Nitrite: A positive nitrite test indicates that bacteria may be present in significant numbers in urine. Gram negative rods such as E. coli are more likely to give a positive test.
Leukocyte Esterase: A positive leukocyte esterase test results from the presence of white blood cells either as whole cells or as lysed cells. Pyuria can be detected even if the urine sample contains damaged or lysed WBCs. A negative leukocyte esterase test means that an infection is unlikely and that, without additional evidence of urinary tract infection, microscopic exam and/or urine culture need not be done to rule out significant bacteriuria.
A sample of well-mixed urine (usually 10-15ml) is centrifuged in a test tube at relatively low speed (about 2-3,000rpm) for 5-10 minutes until a moderately cohesive button is produced at the bottom of the tube. The supernate is decanted and a volume of 0.2 to 0.5ml is left inside the tube. The sediment is resuspended in the remaining supernate by flicking the bottom of the tube several times. A drop of resuspended sediment is poured onto a glass slide and coverslipped.
The sediment is first examined under low power to identify most crystals, casts, squamous cells, and other large objects. The numbers of casts seen are usually reported as number of each type found per low power field (LPF). Example: 5-10 hyaline casts/L casts/LPF. Since the number of elements found in each field may vary considerably from one field to another, several fields are averaged. Next, examination is carried out at high power to identify crystals, cells, and bacteria. The various types of cells are usually described as the number of each type found per average high power field (HPF). Example: 1-5 WBC/HPF.
Red Blood Cells: Hematuria is the presence of abnormal numbers of red cells in urine due to: glomerular damage, tumors which erode the urinary tract anywhere along its length, kidney trauma, urinary tract stones, renal infarcts, acute tubular necrosis, upper and lower urinary tract infections, nephrotoxins, and physical stress. Red cells may also contaminate the urine from the vagina in menstruating women or from trauma produced by bladder catheterization. Theoretically, no red cells should be found, but some find their way into the urine even in very healthy individuals. However, if one or more red cells can be found in every high power field, and if contamination can be ruled out, the specimen is probably abnormal.
RBCs may appear normally shaped, swollen by dilute urine (in fact, only cell ghosts and free hemoglobin may remain), or crenated by concentrated urine. Both swollen, partly hemolyzed RBCs and crenated RBCs are sometimes difficult to distinguish from WBCs in the urine. In addition, red cell ghosts may resemble yeast. The presence of dysmorphic RBCs in urine suggests a glomerular disease such as a glomerulonephritis. Dysmorphic RBCs have odd shapes as a consequence of being distorted via passage through the abnormal glomerular structure.
White Blood Cells: Pyuria refers to the presence of abnormal numbers of leukocytes that may appear with infection in either the upper or lower urinary tract or with acute glomerulonephritis. Usually, the WBCs are granulocytes. White cells from the vagina, especially in the presence of vaginal and cervical infections, or the external urethral meatus in men and women may contaminate the urine.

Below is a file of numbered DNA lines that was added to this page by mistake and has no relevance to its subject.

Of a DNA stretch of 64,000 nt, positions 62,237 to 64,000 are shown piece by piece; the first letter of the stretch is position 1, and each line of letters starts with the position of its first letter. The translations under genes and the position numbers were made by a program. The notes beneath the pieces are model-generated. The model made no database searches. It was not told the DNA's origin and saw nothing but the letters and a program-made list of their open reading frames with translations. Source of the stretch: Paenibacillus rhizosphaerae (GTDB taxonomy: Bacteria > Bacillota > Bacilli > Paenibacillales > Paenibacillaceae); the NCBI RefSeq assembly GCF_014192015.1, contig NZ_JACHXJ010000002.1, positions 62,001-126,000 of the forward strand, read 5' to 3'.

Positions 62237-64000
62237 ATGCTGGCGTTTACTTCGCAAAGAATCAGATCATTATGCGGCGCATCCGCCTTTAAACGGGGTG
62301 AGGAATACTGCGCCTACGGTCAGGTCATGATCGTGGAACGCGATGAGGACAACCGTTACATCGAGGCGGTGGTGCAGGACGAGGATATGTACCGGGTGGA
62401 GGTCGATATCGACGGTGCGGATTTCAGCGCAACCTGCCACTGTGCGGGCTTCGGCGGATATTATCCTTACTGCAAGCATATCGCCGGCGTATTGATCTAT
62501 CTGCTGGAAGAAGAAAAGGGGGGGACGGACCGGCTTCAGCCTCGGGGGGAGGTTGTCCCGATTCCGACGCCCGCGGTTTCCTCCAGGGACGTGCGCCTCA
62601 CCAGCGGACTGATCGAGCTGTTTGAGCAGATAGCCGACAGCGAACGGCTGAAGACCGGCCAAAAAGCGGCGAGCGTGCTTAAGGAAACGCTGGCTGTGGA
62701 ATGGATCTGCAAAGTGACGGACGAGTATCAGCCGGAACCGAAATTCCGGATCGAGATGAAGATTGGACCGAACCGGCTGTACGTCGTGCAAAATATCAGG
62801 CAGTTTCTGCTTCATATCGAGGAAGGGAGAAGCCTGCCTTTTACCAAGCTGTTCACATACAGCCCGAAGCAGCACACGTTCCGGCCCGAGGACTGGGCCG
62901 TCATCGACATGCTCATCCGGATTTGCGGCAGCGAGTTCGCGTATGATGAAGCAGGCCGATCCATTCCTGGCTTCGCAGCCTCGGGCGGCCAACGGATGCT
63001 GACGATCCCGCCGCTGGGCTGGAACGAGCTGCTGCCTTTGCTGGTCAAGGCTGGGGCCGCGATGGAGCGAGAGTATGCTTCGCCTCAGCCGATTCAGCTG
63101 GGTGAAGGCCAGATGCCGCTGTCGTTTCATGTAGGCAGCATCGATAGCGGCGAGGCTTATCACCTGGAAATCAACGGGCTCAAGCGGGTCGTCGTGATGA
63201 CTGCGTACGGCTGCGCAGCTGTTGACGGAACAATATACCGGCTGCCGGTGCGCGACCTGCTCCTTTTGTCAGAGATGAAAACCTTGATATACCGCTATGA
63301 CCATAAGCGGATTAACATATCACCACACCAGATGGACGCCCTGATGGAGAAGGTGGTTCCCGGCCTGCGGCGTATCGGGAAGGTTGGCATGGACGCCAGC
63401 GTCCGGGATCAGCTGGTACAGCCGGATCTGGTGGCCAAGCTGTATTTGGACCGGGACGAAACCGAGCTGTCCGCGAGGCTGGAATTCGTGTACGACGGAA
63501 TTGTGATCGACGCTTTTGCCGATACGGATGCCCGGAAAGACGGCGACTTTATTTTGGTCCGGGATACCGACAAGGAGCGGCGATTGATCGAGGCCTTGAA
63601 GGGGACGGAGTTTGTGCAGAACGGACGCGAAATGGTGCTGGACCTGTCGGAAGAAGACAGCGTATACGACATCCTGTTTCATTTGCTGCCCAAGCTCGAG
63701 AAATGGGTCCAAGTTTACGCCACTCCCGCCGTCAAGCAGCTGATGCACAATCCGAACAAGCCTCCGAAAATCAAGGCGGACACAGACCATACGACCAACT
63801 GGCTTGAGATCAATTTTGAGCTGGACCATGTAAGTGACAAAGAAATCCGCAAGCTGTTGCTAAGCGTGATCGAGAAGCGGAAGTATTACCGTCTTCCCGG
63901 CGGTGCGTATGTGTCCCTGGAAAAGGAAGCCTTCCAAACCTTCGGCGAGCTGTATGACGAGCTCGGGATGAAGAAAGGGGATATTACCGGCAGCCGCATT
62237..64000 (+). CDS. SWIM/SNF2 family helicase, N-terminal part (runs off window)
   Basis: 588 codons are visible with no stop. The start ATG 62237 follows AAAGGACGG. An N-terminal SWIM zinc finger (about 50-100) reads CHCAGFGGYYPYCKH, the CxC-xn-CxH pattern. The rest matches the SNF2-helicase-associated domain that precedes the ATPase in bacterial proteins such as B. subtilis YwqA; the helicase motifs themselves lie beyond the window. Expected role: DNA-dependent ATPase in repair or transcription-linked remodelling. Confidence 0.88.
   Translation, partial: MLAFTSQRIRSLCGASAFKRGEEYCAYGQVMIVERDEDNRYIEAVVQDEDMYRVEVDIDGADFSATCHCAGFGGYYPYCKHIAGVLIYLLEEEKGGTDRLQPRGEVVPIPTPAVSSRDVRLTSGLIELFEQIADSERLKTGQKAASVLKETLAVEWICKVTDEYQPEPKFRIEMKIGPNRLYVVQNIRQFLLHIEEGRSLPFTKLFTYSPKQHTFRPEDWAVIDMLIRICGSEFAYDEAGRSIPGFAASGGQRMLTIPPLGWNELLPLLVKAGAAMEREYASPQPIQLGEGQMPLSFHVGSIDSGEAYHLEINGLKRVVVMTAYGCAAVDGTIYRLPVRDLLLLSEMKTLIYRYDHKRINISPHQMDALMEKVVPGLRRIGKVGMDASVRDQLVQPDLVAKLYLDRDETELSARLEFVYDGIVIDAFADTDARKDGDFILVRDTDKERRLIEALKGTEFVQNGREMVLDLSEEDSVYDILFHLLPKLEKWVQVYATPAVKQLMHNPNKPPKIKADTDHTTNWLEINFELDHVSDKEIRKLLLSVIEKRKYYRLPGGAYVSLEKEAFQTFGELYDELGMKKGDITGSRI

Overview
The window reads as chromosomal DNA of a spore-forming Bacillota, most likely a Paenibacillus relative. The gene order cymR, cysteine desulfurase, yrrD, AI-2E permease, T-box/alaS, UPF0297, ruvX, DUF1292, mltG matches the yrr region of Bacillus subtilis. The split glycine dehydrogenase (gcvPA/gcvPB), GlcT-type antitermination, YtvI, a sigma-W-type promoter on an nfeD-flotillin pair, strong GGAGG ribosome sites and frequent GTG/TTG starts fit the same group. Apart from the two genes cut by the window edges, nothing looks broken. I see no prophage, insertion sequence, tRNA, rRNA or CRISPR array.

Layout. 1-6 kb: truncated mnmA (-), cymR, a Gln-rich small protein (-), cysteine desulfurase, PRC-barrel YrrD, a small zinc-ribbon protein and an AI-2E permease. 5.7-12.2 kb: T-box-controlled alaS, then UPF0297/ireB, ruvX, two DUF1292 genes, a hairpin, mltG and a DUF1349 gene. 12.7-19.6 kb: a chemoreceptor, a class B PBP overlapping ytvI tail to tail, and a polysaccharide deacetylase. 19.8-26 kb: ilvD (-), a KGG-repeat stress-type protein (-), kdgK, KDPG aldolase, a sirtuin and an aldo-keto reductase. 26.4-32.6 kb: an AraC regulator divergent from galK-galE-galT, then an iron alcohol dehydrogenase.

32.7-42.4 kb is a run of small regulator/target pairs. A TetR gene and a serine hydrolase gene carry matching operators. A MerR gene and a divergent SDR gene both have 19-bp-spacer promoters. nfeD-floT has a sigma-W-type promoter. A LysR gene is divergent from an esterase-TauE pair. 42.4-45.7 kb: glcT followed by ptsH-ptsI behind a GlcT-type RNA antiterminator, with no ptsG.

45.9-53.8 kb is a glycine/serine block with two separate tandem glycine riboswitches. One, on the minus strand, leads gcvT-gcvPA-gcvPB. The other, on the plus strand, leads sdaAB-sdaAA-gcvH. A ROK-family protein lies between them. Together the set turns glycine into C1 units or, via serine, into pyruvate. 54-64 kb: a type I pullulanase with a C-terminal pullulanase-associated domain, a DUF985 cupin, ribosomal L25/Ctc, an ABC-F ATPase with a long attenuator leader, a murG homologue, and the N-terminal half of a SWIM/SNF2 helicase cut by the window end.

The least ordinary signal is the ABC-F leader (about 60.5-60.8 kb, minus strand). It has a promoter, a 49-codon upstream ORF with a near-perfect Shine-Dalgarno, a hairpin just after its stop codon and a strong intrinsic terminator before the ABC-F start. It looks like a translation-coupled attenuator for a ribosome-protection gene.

If two or more leukocytes per each high power field appear in non-contaminated urine, the specimen is probably abnormal. Leukocytes have lobed nuclei and granular cytoplasm.
Epithelial Cells: Renal tubular epithelial cells, usually larger than granulocytes, contain a large round or oval nucleus and normally slough into the urine in small numbers. However, with nephrotic syndrome and in conditions leading to tubular degeneration, the number sloughed is increased.
When lipiduria occurs, these cells contain endogenous fats. When filled with numerous fat droplets, such cells are called oval fat bodies. Oval fat bodies exhibit a "Maltese cross" configuration by polarized light microscopy.
Transitional epithelial cells from the renal pelvis, ureter, or bladder have more regular cell borders, larger nuclei, and smaller overall size than squamous epithelium. Renal tubular epithelial cells are smaller and rounder than transitional epithelium, and their nucleus occupies more of the total cell volume.
Squamous epithelial cells from the skin surface or from the outer urethra can appear in urine. Their significance is that they represent possible contamination of the specimen with skin flora.
Casts: Urinary casts are formed only in the distal convoluted tubule (DCT) or the collecting duct (distal nephron). The proximal convoluted tubule (PCT) and loop of Henle are not locations for cast formation. Hyaline casts are composed primarily of a mucoprotein (Tamm-Horsfall protein) secreted by tubule cells.
Even with glomerular injury causing increased glomerular permeability to plasma proteins with resulting proteinuria, most matrix or "glue" that cements urinary casts together is Tamm-Horsfall mucoprotein, although albumin and some globulins are also incorporated.
The factors which favor protein cast formation are low flow rate, high salt concentration, and low pH, all of which favor protein denaturation and precipitation, particularly that of the Tamm-Horsfall protein. Protein casts with long, thin tails formed at the junction of Henle's loop and the distal convoluted tubule are called cylindroids. Hyaline casts can be seen even in healthy patients.
White blood cell casts are most typical for acute pyelonephritis, but they may also be present with glomerulonephritis. Their presence indicates inflammation of the kidney, because such casts will not form except in the kidney.
When cellular casts remain in the nephron for some time before they are flushed into the bladder urine, the cells may degenerate to become a coarsely granular cast, later a finely granular cast, and ultimately, a waxy cast. Granular and waxy casts are be believed to derive from renal tubular cell casts. Broad casts are believed to emanate from damaged and dilated tubules and are therefore seen in end-stage chronic renal disease.